(I was provided a free, ebook, review copy of this book from the publisher. All opinions are my own)
Once we get over the peer-induced binge drinking of your college years, many of us go looking for a more enjoyable, and mindful, consumption of alcoholic beverages. As I moved into adulthood, I began to appreciate good wine, and my marriage to a Sicilian-American certainly didn’t hurt my exploration of both homely table wines and more expensive fare. Finally, as I have grown older, I have developed a taste for liquor of many sorts, cocktails of all descriptions and even began making my own liqueurs and digestivos, branching out into making my own hard cider, too.
As my love of cocktails grew, I began looking for books and blogs that could help me expand my knowledge and enjoyment of the countless combinations of liquor, mixers and infusions of all sorts. My wandering through the online world crossed paths with Eat Your Drink.
The title immediately caught my eye. What could it possibly mean to “Eat Your Drink?” Living here in Los Angeles, I have been exposed to the heightened levels of mixology that various cocktail creators have been bringing to our local, and hip, bars and restaurants, In some ways, I have been a bit intimidated by the complexity — some might say, oddity — of cocktails with homemade or unusual ingredients along with the high price tag of most of these cocktails. Still, I thought I might be able to find some ideas I might be able to use in my own humble ways.
While I found the foreword by Roberto Cortez a bit intimidating and off-putting, once I made my way into Biancaniello’s recipes, I was sold. Sure, most of these recipes are not something I would attempt to duplicate in my own home, within each one I found something that intrigued me — something that made me think differently about food, drink and cocktails in particular. One major theme in Eat Your Drink is that of combining spirits with food products to yield something new and unique while still being true to the original ingredients.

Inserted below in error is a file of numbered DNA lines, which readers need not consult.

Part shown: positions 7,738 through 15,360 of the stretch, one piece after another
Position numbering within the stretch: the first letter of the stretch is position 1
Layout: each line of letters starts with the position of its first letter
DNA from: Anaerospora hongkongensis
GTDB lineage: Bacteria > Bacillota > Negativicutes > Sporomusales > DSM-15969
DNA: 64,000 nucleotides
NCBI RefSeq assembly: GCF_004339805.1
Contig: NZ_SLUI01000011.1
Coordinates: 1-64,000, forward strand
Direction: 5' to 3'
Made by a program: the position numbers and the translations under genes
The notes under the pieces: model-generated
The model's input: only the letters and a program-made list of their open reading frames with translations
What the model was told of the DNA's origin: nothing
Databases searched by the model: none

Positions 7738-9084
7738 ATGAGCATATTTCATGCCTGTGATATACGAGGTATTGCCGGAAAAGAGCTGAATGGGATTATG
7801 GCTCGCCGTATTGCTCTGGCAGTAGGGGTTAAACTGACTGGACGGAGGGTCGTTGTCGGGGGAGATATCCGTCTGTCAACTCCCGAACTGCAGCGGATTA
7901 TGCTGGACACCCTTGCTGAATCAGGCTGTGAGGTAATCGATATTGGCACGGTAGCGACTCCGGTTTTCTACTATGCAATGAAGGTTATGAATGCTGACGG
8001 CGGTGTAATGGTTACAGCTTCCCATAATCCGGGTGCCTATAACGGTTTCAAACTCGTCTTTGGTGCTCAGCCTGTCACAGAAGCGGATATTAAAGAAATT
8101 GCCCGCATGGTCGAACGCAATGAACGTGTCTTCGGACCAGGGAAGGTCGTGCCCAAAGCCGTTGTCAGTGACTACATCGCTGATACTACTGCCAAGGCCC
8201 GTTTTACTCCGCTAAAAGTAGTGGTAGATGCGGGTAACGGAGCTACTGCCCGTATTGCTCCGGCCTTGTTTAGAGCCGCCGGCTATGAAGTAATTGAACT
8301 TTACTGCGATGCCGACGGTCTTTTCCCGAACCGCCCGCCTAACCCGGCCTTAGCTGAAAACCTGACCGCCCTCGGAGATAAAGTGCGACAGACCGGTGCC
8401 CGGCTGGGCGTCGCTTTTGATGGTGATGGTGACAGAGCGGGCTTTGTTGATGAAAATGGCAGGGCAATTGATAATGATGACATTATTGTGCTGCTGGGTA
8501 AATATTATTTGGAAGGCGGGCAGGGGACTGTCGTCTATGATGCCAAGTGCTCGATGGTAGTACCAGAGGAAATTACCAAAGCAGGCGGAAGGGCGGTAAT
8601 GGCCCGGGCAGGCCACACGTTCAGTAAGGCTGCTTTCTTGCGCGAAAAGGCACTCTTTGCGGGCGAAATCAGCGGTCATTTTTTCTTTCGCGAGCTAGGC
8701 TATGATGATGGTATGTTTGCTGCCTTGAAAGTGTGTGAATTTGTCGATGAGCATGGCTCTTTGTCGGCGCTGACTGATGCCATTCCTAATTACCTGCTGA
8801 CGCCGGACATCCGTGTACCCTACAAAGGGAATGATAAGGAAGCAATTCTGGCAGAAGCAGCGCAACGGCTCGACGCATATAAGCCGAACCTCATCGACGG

Biancaniello takes a chef’s approach to cocktails. He even divides the book into sections that would be at home on any fine dining menu. These include Amuse Bouche, First Course, Second Course, Main Course, Dessert and After Dinner (a traditional placement of cocktails and digestivos) He’s also not afraid to include food elements in many of the recipes — Blood Orange “Crackers”, grilled pineapple, passionfruit and more.
The use of homemade infusion of various liquor talked to my own cocktail sensibilities, too. Fruit and spice infused liquors abound in the book, each bringing a unique twist to each drink, but also something that could be easily created and used in my own kitchen and bar. I make my own limoncello each year to share with friends and family and — even if I might not make any of the book’s cocktails in full — there are variety of infusions that I look forward to making in the coming years.
One particular infusion of note was toyon berry-infused Capurro Pisco. I am surrounded by this native plant covered with red berries around Christmastime, but I have NEVER seen it used as a food item. I didn’t even know it was edible to be honest. I plan on doing some further research on Toyon berries and might even make that the next infusion I make.
As Biancaniello moves into the Second Course and Main Course recipes he loses me a bit. The inclusion of savory ingredients in cocktails is something new to me and a bit challenging for my palette. That said, his Cactus Sage Heaven does sound a bit “heavenly” with agave syrup raspberries, sage leaves, ginger and tequila. Still, cocktails including Uni (Sea Urchin), horseradish and oysters are a bit too much for me. That said, there might be those among you who are already salivating just thinking about it. To each their own, for sure!
After reading about these adventurous Main Course cocktails, the Dessert and After Dinner, pulled me immediately back in, though. The Mayan Campfire with tequila, chocolate syrup, smoked jalapeno tequila and marshmallows had me dreaming of a warm fireside and a comfy chair where I might imbibe and enjoy it. Chai Iced Tea, made with chai-infused gin also caught my eye.
Again, while most of these cocktails might be a bit exotic for me to try making them in own home, the infusions, interesting ingredient combinations and sheer creativity of the recipes certainly got me thinking about what small portion I might be able to use for my own creations. I am fond of saying that any book that gives you one or two great ideas and gets your own creativity flowing is a good book. Eat Your Drink certainly hit this mark for me.